By Cole Parkinson
With a provincial election on the horizon, Alberta parties are gearing up for the push for office.
While the new Cardston-Siksika riding will see a race of its own, the current Little Bow MLA Dave Schneider announced last spring he would not be seeking re-election.
Even though he won’t be looking to keep the position, Schneider still has some goals he wants to accomplish before leaving office this spring.
“Nothing changes on how any of us represent our constituents just because of the upcoming election. My office still takes all calls and acts on them. We also still help with grant application which is a big part of what my assistants do and I meet with constituents when required,” he explained.
“Now on a personal note, my colleagues and I are working to move my Private Members’ Bill 211: The Alberta Underground Infrastructure Notification System Consultation Act through the Resource Stewardship Committee. That would be a nice cap on my provincial political career.”
On top of that, Schneider hopes to keep bringing similar services to Albertans.
“Well the goal, of course, is to earn a mandate from Albertans and reignite the Alberta advantage.”
While the focus may seem to be on the upcoming election, Schneider points out there is no date set so the UCP aren’t worrying too much about it just yet.
Even though the election will come sometime this spring, with no official date Schneider believes the party has done some good work leading up to voters heading to the polls.
“I think most Albertans are well aware that a provincial election is upcoming but as it is up to the Premier (Rachel Notley) to decide when it will take place, there is not much sense worrying about what we can’t control. I believe the United Conservative Party is well positioned regardless of when the writ drops, and candidates are already working hard to earn the trust of Albertans with the ultimate goal being the election of a UCP government this spring.”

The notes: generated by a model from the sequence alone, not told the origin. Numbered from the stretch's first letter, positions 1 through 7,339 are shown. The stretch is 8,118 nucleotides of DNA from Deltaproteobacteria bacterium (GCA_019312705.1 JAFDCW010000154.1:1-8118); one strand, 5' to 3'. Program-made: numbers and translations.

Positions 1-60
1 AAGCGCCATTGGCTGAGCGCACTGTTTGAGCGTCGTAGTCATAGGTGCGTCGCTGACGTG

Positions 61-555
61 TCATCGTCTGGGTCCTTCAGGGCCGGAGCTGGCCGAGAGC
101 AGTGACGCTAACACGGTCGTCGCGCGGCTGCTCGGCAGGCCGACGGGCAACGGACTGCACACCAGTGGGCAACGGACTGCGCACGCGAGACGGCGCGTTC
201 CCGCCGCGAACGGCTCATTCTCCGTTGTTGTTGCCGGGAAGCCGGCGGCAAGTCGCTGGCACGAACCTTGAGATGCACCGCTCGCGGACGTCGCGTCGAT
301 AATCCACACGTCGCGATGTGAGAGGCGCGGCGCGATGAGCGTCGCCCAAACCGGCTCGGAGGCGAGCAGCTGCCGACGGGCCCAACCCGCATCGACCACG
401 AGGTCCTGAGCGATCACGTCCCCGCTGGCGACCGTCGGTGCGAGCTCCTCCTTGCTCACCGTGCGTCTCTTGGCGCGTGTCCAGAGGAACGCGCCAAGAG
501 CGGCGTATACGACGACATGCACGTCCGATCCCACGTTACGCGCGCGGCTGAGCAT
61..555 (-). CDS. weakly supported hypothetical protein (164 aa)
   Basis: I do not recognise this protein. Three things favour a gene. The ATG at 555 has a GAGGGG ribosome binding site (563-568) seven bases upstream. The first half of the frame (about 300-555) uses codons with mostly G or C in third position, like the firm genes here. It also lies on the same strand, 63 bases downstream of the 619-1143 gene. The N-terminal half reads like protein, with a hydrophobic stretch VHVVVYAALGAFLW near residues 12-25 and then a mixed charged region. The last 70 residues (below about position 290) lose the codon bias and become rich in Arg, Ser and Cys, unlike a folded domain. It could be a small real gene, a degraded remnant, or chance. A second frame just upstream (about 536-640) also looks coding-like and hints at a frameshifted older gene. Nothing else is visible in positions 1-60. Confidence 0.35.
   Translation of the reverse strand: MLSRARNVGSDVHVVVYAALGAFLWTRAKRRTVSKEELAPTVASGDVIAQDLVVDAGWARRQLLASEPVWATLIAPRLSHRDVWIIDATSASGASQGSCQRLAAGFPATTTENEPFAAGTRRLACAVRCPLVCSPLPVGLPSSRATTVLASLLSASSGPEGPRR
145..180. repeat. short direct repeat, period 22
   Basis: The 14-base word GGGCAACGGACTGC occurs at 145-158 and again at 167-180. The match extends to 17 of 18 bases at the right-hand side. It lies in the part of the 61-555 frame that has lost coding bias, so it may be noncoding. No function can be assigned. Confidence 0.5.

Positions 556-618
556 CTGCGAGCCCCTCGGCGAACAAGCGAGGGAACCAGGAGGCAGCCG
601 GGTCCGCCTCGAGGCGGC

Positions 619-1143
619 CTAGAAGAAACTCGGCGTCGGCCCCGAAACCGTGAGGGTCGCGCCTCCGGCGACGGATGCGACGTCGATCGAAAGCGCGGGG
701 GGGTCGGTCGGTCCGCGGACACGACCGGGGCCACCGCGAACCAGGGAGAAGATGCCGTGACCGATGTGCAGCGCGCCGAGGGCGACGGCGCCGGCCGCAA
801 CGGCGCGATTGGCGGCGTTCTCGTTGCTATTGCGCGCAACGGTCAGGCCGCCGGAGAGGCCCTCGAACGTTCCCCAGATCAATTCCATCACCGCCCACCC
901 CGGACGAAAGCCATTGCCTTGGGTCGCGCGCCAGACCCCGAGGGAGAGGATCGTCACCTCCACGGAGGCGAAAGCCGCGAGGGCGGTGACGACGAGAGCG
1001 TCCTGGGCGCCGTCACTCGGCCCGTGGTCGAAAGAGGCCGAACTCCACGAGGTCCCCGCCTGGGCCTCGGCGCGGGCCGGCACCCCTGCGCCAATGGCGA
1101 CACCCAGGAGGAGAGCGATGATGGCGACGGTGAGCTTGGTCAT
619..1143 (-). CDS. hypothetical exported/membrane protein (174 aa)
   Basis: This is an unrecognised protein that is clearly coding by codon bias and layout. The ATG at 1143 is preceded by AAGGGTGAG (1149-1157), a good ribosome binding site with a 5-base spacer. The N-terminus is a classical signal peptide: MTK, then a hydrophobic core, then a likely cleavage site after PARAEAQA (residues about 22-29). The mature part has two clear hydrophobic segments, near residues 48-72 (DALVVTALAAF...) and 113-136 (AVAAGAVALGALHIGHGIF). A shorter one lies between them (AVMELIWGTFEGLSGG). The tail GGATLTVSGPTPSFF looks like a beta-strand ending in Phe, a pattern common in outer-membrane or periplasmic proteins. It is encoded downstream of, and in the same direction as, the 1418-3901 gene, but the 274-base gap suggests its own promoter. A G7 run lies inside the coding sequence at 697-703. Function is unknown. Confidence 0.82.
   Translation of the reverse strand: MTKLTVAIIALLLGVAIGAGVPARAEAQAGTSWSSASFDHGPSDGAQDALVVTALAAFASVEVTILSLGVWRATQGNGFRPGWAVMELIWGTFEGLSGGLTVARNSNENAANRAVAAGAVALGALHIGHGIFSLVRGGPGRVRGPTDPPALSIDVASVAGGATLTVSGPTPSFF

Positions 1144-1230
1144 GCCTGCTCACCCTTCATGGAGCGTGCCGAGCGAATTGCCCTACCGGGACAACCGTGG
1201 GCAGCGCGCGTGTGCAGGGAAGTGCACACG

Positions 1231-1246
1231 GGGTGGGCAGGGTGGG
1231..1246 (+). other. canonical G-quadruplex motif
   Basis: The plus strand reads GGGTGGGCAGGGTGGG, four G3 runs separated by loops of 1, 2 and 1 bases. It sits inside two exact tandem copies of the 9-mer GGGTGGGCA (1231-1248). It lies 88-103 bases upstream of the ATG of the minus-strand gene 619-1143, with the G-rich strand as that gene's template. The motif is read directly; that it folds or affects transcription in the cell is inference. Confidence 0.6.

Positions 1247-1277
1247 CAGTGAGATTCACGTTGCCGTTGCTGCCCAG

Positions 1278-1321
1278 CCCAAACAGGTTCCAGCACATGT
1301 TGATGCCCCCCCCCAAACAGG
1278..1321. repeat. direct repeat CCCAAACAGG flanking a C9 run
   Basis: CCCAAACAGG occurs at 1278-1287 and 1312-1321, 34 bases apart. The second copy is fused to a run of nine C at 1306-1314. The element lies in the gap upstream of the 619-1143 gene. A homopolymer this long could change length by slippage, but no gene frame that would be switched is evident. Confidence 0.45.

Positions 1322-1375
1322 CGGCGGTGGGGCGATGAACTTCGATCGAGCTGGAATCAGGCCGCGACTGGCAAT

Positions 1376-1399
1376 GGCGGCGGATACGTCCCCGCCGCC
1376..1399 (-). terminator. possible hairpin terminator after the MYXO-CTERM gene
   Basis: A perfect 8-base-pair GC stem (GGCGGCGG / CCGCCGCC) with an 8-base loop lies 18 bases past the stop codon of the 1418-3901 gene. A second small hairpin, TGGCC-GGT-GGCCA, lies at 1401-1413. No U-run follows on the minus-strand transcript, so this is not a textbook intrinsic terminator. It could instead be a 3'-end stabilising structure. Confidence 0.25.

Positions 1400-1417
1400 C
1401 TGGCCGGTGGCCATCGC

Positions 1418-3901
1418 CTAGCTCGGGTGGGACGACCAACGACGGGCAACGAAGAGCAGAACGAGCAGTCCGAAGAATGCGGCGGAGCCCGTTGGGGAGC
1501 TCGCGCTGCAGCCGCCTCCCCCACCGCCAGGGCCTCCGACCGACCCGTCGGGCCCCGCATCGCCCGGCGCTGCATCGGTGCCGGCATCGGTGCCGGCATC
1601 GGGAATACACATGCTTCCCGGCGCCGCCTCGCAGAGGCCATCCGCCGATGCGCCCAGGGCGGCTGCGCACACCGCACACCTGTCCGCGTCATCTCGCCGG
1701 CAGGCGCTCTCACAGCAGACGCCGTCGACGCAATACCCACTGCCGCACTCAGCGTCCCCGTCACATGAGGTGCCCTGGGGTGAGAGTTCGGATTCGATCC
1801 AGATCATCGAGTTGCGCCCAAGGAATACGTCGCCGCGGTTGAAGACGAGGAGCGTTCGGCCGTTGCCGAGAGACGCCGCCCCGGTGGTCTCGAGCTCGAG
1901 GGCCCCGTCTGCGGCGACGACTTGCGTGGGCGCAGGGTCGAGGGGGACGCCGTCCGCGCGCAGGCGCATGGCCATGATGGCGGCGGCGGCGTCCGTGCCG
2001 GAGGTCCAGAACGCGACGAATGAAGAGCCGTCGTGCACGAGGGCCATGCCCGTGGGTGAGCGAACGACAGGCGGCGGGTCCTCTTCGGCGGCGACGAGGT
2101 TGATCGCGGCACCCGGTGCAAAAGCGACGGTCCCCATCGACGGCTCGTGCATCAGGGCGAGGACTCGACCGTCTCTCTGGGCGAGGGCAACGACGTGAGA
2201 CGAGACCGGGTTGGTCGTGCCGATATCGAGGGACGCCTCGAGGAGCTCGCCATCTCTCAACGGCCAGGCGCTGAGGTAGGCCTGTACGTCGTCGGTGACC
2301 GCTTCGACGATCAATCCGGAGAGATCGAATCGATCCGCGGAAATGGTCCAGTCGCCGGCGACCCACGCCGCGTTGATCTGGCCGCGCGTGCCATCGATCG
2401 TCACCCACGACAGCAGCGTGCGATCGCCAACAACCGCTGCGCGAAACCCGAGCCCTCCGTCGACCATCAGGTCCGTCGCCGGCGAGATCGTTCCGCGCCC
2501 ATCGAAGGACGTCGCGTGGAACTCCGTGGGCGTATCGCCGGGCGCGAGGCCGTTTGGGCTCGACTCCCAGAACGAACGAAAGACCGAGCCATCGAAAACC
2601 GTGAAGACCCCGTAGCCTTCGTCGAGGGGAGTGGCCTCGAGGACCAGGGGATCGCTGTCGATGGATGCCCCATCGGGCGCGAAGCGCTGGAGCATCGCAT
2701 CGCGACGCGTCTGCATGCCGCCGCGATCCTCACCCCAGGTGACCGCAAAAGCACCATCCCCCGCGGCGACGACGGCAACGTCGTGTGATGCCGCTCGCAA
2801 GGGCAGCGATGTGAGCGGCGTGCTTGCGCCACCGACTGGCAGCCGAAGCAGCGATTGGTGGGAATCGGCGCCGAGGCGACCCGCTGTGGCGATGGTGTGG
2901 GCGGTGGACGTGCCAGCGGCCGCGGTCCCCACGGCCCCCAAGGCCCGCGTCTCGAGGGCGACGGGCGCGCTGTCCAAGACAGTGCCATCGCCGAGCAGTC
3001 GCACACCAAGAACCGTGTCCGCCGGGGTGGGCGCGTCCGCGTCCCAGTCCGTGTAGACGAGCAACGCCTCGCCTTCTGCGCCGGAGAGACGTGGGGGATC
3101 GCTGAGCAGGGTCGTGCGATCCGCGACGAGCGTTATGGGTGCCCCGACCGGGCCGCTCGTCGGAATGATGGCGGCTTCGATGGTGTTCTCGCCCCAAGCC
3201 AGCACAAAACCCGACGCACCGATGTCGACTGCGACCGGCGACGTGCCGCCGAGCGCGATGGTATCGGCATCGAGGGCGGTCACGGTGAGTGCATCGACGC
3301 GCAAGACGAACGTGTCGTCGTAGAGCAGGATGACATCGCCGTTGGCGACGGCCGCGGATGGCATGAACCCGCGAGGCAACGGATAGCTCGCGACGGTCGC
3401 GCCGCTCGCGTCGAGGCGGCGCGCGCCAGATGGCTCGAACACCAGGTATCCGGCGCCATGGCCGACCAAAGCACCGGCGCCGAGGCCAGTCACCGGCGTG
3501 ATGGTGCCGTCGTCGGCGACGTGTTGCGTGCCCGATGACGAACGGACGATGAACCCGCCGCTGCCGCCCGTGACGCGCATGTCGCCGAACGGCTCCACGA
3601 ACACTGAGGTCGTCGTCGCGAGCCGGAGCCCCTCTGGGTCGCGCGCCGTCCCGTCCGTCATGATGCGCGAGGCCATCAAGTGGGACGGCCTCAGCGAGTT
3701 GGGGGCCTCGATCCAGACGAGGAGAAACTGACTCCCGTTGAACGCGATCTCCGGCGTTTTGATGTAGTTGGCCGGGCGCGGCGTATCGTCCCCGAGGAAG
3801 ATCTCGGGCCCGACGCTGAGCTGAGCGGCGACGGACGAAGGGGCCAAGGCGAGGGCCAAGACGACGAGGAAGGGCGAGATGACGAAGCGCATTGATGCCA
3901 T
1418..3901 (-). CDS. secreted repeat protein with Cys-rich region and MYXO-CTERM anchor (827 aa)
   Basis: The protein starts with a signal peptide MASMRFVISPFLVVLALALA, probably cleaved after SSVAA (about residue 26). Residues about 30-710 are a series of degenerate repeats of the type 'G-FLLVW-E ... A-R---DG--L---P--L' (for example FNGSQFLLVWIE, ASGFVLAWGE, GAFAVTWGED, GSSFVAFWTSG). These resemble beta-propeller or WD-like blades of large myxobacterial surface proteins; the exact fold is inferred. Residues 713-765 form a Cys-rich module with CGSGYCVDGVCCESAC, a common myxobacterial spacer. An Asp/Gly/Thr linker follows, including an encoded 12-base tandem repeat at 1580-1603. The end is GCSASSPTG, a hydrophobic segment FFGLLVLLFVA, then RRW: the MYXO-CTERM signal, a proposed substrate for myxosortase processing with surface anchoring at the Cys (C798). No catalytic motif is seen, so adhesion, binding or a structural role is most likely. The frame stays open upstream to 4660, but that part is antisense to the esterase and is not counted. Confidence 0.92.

Looking back over the past year, Schneider was happy with the progress made by the UCP which were the official opposition in the Legislative Assembly.
After the merger in July 2017 that saw the Progressive Conservative Association of Alberta and the Wildrose Party join sides, Schneider says there have been some ups and downs to get to where they are but overall the party is happy.
“There is always going to be growing pains and bumps along the way but it has proved to be a huge success. Over 150,000 members in the party and record levels of fundraising, and it is important to point out that 40 per cent of that big fourth quarter fundraising was from donations under $250. That is a telling sign of our grassroots support,” he said. “I’m proud that we in the United Conservative Party proved the naysayers wrong that told us that a successful merger of the two conservative provincial parties would be impossible before the next election.”